I do not think anyone has the natural born right to imply that a child is biologically related to them if that child is not their offspring and birth certificates to imply that the mother and father met the bare minimum criteria for the state to presume maternal and paternal relationships. If the people named as mother and father know that there is not a maternal or paternal relationship but they have squeaked under the radar by meeting the states bare minimum criteria to achieve the presumption of biological relatedness I would say that shows a certain level of deceptive and self serving shady-ness.

      • I’m not sure your assumption in the second paragraph is warranted. I think if a substantial number of children born in a particular time-frame have some signal characteristic then you can begin to theorize about causation. Especially if you find the characteristic across class line, across levels of maternal or pre-natal care, and so on, then I think you may not have to entirely rule out genetics to have something to say here.

        • Well I hope you would agree that the unique recipe that makes each person who they are physically and emotionally is a little bit hereditary, a little bit prenatal environment, and a whole lot of post birth environment. If the environment where the brain and body develops is poor development is likely to be poor even if there was no genetic predisposition to a particular physical or mental disability. But hereditary problems are often manifested despite excellent prenatal care and a loving nurturing post birth environment.

          • I will generally agree to the importance of each of the factors in the mix you describe. While I think we know a bit about which factors are most important for some things (say, genes and eye color?) I think there are many areas where we don’t really know how much to attribute to which factor.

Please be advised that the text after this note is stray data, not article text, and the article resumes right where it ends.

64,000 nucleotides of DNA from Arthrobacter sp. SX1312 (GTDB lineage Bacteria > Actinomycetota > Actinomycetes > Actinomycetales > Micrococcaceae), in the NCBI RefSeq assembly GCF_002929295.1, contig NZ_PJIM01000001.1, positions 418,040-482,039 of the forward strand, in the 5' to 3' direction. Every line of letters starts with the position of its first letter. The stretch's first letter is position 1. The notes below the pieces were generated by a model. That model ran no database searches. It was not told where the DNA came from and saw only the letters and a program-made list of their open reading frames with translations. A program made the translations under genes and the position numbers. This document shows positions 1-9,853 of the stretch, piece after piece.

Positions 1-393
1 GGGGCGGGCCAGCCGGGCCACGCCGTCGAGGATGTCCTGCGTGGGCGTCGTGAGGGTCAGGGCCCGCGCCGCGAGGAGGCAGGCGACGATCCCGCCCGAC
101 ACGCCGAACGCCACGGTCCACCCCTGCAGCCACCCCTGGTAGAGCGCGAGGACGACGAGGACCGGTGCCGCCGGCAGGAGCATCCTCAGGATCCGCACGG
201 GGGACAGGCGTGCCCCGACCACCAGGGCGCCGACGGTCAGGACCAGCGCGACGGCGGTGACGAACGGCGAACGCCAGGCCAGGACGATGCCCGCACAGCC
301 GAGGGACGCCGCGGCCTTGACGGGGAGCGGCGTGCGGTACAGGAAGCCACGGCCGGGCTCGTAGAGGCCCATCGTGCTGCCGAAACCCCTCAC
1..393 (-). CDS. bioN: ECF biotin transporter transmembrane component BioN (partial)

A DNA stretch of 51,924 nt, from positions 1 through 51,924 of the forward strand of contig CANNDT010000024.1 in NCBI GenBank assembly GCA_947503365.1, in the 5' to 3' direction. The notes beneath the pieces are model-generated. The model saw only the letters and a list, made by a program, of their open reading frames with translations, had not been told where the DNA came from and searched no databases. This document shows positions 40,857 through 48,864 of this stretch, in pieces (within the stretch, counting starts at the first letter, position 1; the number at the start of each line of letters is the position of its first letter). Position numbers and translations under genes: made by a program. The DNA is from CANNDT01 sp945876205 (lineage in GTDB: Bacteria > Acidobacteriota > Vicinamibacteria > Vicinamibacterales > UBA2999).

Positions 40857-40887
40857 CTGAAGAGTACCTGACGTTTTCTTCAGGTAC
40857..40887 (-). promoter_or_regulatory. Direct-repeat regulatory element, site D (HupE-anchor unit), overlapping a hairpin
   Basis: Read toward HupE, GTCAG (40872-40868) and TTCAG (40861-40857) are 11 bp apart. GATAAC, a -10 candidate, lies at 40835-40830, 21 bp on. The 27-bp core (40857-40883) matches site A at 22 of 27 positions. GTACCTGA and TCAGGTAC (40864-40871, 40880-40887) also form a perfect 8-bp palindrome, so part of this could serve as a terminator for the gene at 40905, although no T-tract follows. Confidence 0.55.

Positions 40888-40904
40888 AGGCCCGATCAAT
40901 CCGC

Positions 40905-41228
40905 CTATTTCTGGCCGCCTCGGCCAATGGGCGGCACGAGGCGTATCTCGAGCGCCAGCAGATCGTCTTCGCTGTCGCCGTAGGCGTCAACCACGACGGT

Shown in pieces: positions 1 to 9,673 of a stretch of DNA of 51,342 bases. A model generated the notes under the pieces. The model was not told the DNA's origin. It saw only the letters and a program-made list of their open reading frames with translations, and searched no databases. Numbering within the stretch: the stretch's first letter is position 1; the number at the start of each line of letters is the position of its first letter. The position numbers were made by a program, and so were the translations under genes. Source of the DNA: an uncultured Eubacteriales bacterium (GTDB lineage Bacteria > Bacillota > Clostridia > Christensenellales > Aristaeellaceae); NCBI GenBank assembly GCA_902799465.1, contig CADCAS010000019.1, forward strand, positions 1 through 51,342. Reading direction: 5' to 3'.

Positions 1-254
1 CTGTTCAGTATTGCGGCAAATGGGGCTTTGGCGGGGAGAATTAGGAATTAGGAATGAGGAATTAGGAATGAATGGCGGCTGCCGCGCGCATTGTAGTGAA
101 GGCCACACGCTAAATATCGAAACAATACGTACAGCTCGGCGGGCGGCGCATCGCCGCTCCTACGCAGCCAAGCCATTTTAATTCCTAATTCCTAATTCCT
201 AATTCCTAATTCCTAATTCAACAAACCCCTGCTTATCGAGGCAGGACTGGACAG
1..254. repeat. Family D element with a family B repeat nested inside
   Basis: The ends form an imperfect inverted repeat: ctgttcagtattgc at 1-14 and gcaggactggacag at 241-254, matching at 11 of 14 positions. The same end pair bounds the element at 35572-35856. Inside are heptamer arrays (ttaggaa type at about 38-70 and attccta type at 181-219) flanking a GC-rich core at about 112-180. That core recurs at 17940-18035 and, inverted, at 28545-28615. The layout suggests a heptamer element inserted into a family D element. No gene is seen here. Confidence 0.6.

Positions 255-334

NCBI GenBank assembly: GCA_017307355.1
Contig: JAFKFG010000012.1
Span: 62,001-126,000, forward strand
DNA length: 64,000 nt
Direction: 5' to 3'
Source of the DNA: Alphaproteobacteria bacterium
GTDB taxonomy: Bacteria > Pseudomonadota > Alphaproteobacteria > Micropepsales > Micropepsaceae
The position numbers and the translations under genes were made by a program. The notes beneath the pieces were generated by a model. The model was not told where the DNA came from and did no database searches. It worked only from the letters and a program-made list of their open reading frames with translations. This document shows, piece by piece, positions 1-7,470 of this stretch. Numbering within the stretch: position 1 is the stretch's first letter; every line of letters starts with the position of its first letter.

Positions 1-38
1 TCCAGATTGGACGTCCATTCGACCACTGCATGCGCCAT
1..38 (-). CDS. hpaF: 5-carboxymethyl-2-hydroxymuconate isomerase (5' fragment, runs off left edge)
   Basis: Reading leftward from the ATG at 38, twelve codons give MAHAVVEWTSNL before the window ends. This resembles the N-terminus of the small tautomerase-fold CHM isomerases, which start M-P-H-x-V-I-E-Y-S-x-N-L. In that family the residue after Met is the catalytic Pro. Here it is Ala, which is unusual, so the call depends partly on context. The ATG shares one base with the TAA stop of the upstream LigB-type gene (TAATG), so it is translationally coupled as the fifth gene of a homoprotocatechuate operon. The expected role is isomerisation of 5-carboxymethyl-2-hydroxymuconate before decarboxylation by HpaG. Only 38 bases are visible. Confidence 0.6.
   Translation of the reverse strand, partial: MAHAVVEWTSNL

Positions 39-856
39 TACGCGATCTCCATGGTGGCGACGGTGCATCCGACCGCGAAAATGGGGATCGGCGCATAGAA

• I was thinking about weighter stuff like trying to figure out whether or not prevalence of female cancers in a particular group of women might be traced back to heredity vs lifestyle vs exposure to potentially dangerous toxins. And the trick to say determining that exposure to asbestos on the job caused a crew of people to get cancer when some of them smoked as well and when many have family histories etc. is having an accurate record of all the competing influences. But sure genes do determine eye color.

    • Generally I agree, as long as the child is old enough to manage this decisions. Realistically that won’t be for quite a few years. I wouldn’t expect a five year old or a ten-year old to really see what the choice was about. And I suppose once you’ve gone public, you’re pretty much done?

      Also in some instances it cannot be left up to the child. I’m thinking, for example, about a lesbian couple raising a child. It’s pretty obvious that the sperm didn’t come from either of the parents, so there’s not much chance of keeping it private.